Share on Google Plus Share on Twitter Share on Facebook Share on LinkedIn Share on PInterest Share on Fark! Share on Reddit Share on StumbleUpon Tell A Friend 3 (3 Shares)  
Printer Friendly Page Save As Favorite View Favorites View Stats   6 comments

    OpEdNews Op Eds

Can WikiLeaks Help Save Lives?

By (about the author)     Permalink       (Page 1 of 6 pages)
Related Topic(s): ; ; ; , Add Tags Add to My Group(s)

Must Read 2   Well Said 2   Inspiring 2  
View Ratings | Rate It

opednews.com Headlined to H1 8/18/10

Become a Fan
  (139 fans)

This piece was reprinted by OpEdNews with permission or license. It may not be reproduced in any form without permission or license from the source.

If independent-minded Web sites, like WikiLeaks or, say, Consortiumnews.com, existed 43 years ago, I might have risen to the occasion and helped save the lives of some 25,000 U.S. soldiers, and a million Vietnamese, by exposing the lies contained in just one SECRET/EYES ONLY cable from Saigon.

I need to speak out now because I have been sickened watching the herculean effort by Official Washington and our Fawning Corporate Media (FCM) to divert attention from the violence and deceit in Afghanistan, reflected in thousands of U.S. Army documents, by shooting the messenger(s) -- WikiLeaks and Pvt. Bradley Manning.

After all the indiscriminate death and destruction from nearly nine years of war, the hypocrisy is all too transparent when WikiLeaks and suspected leaker Manning are accused of risking lives by exposing too much truth.

Besides, I still have a guilty conscience for what I chose NOT to do in exposing facts about the Vietnam War that might have saved lives. The sad-but-true story recounted below is offered in the hope that those in similar circumstances today might show more courage than I was able to muster in 1967, and take full advantage of the incredible advancements in technology since then.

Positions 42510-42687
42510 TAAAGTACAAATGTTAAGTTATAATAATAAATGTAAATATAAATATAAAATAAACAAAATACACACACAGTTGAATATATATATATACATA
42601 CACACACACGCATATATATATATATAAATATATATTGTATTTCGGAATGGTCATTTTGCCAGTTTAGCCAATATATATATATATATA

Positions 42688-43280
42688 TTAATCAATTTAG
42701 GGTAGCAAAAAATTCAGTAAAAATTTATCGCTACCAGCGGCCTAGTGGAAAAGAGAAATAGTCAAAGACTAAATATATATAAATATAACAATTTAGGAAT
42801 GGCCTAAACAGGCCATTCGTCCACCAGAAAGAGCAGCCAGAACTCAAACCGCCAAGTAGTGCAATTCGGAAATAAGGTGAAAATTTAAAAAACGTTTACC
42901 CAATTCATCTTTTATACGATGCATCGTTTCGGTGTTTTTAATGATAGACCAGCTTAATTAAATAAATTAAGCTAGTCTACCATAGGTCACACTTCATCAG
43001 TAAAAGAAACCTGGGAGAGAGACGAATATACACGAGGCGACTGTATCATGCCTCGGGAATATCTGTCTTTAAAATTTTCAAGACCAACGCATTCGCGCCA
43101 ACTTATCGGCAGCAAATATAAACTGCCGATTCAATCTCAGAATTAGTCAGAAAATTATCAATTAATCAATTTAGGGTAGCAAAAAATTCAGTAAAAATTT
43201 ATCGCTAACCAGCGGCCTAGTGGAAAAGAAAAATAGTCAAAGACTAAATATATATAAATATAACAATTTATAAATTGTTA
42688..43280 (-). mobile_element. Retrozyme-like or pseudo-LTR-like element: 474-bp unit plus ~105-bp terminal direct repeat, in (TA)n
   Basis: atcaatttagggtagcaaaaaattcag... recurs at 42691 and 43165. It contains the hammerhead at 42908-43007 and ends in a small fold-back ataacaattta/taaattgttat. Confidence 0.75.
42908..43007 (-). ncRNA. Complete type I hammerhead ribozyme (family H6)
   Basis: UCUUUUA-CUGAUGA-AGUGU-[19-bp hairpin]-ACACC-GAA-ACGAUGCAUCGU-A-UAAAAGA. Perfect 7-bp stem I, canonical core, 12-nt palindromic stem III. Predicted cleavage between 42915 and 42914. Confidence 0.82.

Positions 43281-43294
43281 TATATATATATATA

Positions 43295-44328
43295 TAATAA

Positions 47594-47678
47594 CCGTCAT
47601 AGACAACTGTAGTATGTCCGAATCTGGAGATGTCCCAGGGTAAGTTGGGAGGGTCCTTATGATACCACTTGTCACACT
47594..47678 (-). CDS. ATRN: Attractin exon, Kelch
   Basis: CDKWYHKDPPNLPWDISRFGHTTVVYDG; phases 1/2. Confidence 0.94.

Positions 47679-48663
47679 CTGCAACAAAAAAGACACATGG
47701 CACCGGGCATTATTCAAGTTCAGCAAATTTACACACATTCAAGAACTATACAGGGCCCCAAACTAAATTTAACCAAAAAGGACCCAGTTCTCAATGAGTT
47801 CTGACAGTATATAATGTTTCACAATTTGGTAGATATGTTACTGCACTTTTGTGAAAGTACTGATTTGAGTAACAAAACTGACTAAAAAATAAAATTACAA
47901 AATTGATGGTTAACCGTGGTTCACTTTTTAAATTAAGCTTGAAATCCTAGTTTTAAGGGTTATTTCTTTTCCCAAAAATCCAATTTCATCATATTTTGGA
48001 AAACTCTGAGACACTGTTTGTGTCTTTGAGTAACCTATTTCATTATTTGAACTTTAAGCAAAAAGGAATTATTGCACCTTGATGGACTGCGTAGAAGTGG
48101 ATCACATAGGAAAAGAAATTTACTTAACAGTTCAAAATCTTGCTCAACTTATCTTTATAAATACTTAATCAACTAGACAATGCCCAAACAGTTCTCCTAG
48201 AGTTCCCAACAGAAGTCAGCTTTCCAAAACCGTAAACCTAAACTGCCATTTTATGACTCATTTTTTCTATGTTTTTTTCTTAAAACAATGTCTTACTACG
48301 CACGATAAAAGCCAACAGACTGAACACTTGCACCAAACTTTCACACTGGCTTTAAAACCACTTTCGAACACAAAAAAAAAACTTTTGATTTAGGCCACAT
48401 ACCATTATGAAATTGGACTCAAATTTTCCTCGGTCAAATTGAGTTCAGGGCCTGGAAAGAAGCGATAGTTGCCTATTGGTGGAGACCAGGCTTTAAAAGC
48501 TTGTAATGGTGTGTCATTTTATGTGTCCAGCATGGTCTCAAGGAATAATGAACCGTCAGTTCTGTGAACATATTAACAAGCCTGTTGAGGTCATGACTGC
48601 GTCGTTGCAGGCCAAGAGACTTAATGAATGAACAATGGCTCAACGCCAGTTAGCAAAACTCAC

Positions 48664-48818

Many of my Junior Officer Trainee Program colleagues at CIA came to Washington in the early Sixties inspired by President John Kennedy's Inaugural speech in which he asked us to ask ourselves what we might do for our country. (Sounds corny nowadays, I suppose; I guess I'll just have to ask you to take it on faith. It may not have been Camelot exactly, but the spirit and ambience were fresh -- and good.)

Among those who found Kennedy's summons compelling was Sam Adams, a young former naval officer out of Harvard College. After the Navy, Sam tried Harvard Law School, but found it boring. Instead, he decided to go to Washington, join the CIA as an officer trainee, and do something more adventurous. He got more than his share of adventure.

Sam was one of the brightest and most dedicated among us. Quite early in his career, he acquired a very lively and important account -- that of assessing Vietnamese Communist strength early in the war. He took to the task with uncommon resourcefulness and quickly proved himself the consummate analyst.

Relying largely on captured documents, buttressed by reporting from all manner of other sources, Adams concluded in 1967 that there were twice as many Communists (about 600,000) under arms in South Vietnam as the U.S. military there would admit.

Dissembling in Saigon

Visiting Saigon during 1967, Adams learned from Army analysts that their commanding general, William Westmoreland, had placed an artificial cap on the official Army count rather than risk questions regarding "progress" in the war (sound familiar?). It was a clash of cultures; with Army intelligence analysts saluting generals following politically dictated orders, and Sam Adams aghast at the dishonesty -- consequential dishonesty.

From time to time I would have lunch with Sam and learn of the formidable opposition he encountered in trying to get out the truth.